Some - maybe not much, but some - was made a little over a week ago when the Nationals did not have a single prospect land in Baseball America’s top 100 prospects list. They were the only major league team to not have at least one prospect ranked by the publication.
But on Thursday night, another highly regarded source for baseball prospect news came out with its own top 100 rankings, and this time, the Nationals were not shut out.
Right-hander Cade Cavalli found himself as the 99th overall prospect in MLBPipeline.com’s first release of its top 100 prospects list in 2021. He is the only Nationals prospect on the list of upcoming stars.
Last year’s first-round pick out of the University of Oklahoma ended the year as the Nationals’ second overall prospect, per MLB Pipeline, behind only fellow right-hander Jackson Rutledge, who was left off the initial top 100 list. In a pitcher-heavy draft, the Nationals considered themselves lucky that the junior fell to them at No. 22.
Cavalli entered the draft featuring a strong fastball, spike curveball and consistent slider. MLB Pipeline has his fastball and curveball rated 60 on the 20-80 scale, while his slider is rated 55. His 6-foot-4 and 226-lb. build perfectly embodies the big power pitchers that general manager Mike Rizzo likes to target.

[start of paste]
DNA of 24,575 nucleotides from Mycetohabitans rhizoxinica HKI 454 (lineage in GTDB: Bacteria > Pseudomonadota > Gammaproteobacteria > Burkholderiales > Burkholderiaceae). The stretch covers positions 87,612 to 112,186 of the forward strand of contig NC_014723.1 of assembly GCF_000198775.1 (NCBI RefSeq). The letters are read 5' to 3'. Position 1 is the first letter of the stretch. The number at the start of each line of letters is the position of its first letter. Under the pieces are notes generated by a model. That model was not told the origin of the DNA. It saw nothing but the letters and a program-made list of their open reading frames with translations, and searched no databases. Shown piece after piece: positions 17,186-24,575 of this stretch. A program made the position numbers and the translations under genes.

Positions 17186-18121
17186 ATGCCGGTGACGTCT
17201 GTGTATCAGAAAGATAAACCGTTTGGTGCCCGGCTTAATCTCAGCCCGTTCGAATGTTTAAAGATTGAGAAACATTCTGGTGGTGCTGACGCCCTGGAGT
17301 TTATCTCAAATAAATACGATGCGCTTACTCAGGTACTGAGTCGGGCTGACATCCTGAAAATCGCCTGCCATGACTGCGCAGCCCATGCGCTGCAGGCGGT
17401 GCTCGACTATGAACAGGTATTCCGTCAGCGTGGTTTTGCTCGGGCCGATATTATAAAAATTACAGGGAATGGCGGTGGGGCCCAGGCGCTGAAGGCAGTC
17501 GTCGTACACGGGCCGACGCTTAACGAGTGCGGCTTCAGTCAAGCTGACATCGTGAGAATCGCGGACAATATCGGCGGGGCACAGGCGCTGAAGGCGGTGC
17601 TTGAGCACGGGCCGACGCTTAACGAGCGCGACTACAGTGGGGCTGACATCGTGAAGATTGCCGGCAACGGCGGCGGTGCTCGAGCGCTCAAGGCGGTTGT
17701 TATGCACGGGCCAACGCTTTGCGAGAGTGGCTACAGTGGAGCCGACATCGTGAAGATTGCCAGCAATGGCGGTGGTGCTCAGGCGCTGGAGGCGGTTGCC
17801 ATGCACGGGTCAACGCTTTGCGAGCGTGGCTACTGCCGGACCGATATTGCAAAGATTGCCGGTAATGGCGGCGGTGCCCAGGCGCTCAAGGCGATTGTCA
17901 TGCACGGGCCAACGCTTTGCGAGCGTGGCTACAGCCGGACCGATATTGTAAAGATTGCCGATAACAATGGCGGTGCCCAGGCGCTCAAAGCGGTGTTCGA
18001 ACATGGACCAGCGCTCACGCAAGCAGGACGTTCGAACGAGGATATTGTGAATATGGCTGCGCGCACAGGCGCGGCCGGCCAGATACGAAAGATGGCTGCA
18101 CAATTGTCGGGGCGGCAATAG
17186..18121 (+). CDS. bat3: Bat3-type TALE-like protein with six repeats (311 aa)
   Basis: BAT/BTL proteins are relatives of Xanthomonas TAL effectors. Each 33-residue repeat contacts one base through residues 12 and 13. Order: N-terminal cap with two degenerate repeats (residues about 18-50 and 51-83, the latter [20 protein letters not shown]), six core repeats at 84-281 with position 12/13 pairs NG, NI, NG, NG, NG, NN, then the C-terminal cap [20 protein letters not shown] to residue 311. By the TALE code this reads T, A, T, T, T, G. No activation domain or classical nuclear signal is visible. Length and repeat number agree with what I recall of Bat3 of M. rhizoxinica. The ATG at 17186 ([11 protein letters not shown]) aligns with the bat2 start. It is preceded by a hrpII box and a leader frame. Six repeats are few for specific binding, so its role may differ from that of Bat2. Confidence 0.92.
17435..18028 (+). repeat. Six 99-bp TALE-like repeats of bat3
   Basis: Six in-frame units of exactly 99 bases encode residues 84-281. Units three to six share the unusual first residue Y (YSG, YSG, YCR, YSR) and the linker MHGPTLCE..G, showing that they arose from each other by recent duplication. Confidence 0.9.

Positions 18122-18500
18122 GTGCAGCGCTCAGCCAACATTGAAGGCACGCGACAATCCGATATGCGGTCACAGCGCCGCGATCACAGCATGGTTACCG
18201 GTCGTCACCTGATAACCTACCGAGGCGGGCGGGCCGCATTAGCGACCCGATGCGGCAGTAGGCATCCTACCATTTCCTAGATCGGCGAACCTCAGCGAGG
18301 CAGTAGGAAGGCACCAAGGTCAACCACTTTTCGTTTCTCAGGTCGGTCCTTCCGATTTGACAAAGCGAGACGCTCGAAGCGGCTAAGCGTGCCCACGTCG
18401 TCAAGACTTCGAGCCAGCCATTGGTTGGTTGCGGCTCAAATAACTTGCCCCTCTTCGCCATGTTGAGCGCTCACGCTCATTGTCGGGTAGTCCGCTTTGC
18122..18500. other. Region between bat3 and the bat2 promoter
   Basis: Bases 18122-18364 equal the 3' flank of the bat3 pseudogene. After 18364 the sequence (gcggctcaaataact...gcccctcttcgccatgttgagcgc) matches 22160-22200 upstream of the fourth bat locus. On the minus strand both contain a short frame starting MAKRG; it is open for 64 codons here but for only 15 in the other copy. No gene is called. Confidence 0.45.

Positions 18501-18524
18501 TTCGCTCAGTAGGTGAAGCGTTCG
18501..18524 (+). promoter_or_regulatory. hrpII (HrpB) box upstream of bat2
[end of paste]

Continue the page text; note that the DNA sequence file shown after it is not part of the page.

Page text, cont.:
MLB Pipeline profiles Cavalli as having the upside of a frontline starter with an ETA to the majors in 2022, saying he “produced some of the easiest velocity in his Draft class, working at 92-96 mph and topping out at 98 with riding action while expending barely more effort than he would playing catch.”
In three seasons with the Sooners, Cavalli went 8-5 with a 4.08 ERA in 23 games, including 14 starts. He also brings a two-way player profile to the Nationals system, having played first base in college, and was invited to work out at last season’s alternate training site in Fredericksburg and to the fall instructional league in West Palm Beach.
Cavalli is going into his first full season as a professional ballplayer, and he and Rutledge headline a Nationals farm system that was ranked dead last (30th out of 30) by MLB Pipeline in September. After the graduations of Carter Kieboom and Luis García at the conclusion of the 2020 season and the trading of right-hander Wil Crowe to acquire Josh Bell from the Pirates on Christmas Eve, Cavalli and Rutledge figure to be the only Nats prospects found in such rankings throughout the course of this year.
But Rizzo prefers not to pay attention to such rankings. He trusts his own eyes, his own scouts and the players he drafted who are now developing in the system. He sees Cavalli and Rutledge as the next wave of great Nationals starting pitchers, which is why he has not budged on trade offers for the young hurlers this offseason.
And even though Rizzo might not have batted an eye at Cavalli cracking the top 100 on Thursday, it is fun for reporters and fans alike to discuss and think of what the future may hold.